Only 52 days after I initially envisaged being able to have this article published, a couple things today have prompted me to post this drain-dump of concerns that have been jangling around in my head – related to possible risks that COVID might pose in the NEM.
Search Results for ESOO
This 16th Case Study in a series covers the first ‘extreme event’ into 2019 where there was an aggregate under-performance (compared to Target) across all Semi-Scheduled plant totaling greater than 300MW.
Have not checked thoroughly, but a quick scan suggests that the low point for Victorian Scheduled Demand at 13:05 today was a new record for minimum (daytime) demand. If it is, this would be an uncanny coincidence given …
AEMO also published something else today which (whilst not as publicised as the ESOO) will be of keen interest to many stakeholders in South Australia…
This morning the AEMO have called for expressions of interest for the ‘Unscheduled Short-Notice RERT’ for summer 2020-21.
An article today providing links to the ‘Renewable Integration Study’ which the AEMO released today, and also to the headline media coverage I have seen on my quick scan this morning.
… because the evidence currently suggests that this is just not the case (in this article I explore and explain further)
Guest author, Allan O’Neil tries to piece together further detail of what is intended with the apparent tightening of the Reliability Standard (which has sat at 0.002% USE for many years).
A back-dated article, looking back at the two ERM rule change requests which, when passed by the AEMC, had great effect in expanding transparency in the NEM in relation to generator availabilities from 20th August 2020.
Perhaps missed amongst all the bushfire-related action in the NEM, the SA Minister for Energy last week initiated the Retailer Reliability Obligation. Guest author Allan O’Neil tries to come to grips with what this means, and what happens next?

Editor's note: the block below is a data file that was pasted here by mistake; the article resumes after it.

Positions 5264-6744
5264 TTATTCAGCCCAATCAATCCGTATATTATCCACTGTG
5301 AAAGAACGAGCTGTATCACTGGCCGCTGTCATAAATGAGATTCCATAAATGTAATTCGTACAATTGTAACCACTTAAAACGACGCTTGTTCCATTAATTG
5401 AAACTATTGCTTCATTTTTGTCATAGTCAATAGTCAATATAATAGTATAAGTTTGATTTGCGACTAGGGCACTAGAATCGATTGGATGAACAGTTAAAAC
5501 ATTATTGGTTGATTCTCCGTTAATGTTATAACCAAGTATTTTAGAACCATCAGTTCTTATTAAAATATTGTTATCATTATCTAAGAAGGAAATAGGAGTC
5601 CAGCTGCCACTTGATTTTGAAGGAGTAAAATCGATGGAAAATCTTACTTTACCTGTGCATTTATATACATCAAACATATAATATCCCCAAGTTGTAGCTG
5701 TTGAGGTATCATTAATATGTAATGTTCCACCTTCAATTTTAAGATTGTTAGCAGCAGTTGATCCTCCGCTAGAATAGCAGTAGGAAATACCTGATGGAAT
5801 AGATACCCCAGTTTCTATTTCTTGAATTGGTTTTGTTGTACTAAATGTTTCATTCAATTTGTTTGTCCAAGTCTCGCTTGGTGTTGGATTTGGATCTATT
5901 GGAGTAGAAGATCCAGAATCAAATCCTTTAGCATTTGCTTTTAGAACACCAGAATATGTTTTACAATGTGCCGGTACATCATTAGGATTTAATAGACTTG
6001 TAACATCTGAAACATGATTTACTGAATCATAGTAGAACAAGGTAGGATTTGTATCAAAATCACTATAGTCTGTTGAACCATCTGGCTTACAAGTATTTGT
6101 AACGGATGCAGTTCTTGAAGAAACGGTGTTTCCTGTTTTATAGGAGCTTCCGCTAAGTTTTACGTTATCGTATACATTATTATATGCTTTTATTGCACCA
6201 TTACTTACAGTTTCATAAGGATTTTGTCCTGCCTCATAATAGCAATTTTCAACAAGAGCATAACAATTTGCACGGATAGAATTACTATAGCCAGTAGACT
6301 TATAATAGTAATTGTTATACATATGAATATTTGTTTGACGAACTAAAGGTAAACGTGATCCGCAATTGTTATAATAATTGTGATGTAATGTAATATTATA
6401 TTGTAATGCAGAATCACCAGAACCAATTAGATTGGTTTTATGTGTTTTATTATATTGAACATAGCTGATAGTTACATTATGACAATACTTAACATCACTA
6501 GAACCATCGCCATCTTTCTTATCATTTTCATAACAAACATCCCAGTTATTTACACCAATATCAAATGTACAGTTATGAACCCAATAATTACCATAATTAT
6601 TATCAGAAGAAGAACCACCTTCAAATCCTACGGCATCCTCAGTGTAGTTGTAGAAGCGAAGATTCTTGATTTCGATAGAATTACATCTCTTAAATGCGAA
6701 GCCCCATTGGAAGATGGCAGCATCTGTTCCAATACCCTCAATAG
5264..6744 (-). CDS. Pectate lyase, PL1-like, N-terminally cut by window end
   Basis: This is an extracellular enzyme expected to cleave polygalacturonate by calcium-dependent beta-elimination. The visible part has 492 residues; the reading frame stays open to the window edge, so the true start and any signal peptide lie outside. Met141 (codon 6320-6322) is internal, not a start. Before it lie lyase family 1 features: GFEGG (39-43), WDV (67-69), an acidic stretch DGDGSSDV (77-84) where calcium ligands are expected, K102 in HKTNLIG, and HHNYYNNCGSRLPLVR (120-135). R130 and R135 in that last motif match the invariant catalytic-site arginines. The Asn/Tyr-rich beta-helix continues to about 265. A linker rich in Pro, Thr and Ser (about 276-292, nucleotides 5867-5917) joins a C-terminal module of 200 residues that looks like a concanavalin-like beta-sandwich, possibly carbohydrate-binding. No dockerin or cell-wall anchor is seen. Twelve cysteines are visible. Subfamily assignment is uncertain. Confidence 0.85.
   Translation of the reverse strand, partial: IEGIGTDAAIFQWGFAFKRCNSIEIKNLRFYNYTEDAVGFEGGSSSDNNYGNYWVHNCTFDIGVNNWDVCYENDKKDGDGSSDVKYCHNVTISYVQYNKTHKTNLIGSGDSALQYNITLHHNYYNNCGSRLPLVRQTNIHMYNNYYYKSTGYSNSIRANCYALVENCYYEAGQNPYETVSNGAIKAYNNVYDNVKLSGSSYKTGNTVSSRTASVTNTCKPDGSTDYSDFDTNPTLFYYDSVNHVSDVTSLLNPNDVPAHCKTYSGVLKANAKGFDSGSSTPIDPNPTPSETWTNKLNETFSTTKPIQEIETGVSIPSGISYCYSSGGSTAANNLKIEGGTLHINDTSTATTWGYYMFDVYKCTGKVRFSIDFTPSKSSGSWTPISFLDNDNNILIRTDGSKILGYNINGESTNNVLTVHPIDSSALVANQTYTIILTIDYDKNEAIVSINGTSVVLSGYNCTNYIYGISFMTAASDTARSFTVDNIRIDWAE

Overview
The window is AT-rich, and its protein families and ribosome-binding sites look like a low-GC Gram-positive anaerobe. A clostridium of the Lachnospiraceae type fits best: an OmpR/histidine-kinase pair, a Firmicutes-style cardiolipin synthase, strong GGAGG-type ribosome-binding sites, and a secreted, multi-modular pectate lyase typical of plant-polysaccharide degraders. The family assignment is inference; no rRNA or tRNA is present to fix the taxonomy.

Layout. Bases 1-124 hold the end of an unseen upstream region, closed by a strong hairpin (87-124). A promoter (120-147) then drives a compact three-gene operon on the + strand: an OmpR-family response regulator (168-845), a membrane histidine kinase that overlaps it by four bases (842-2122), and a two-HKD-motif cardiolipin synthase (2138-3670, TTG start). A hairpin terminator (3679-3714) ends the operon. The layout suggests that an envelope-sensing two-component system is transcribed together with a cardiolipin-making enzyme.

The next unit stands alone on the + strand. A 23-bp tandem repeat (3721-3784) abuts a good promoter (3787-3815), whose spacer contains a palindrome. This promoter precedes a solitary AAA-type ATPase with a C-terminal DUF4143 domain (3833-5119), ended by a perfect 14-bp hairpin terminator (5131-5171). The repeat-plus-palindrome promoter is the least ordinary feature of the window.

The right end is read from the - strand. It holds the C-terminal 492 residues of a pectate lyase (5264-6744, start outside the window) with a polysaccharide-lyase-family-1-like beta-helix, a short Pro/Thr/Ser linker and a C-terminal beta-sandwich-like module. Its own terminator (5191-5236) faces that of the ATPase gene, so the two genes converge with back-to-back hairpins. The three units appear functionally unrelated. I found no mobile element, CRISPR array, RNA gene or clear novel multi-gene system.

Guest author, Allan O’Neil, provides us an update today on what we can see about summer 2019-20 (in the physical market, and the financial market), now that it is only just around the corner.
With summer 2019-20 fast approaching, we’ll use the refresher on the two core components of risk (probability and consequence) to unpick what the real issue is with respect to concerns about overheating electricity supplies this summer, especially in the Victorian region.
A simple refresher on two core components that combine in order to define risk – probability and consequence.
AEMO releases its Electricity Statement of Opportunities today, with an initial flurry of press coverage. Another reminder of heightened risk that the NEM is increasingly facing…
A few additional thoughts about proposed changes to the MT PASA process, informed by our conclusions in Theme 14 within Part 2 of our Generator Report Card.
Integral to the 530-page Generator Report Card is the (approx) 170 pages of detailed analysis we have included on top of the the 328-page Statistical Digest. In this analytical component, the primary authors (with assistance from a broader range of…
Some thoughts about some important questions we should be asking, to follow on from AGL’s announcement last Friday in relation to Torrens A (linked to Barkers Inlet and Loy Yang A2) and also about Liddell.
Following on from Paul’s article on Queensland, this post examines the summer outlook for the other mainland NEM regions, drawing from some key AEMO publications and datasources, namely: the Electricity Statement of Opportunities (ESOO) published in August this year AEMO’s Summer…
Guest author, Allan O’Neil, follows up a post in September (reviewing what the AEMO’s ESOO was saying about summer 2017-18) with this review of updated data
Our guest author, Allan O’Neil, poses a number of questions about the recently proposed “National Energy Guarantee” (NEG)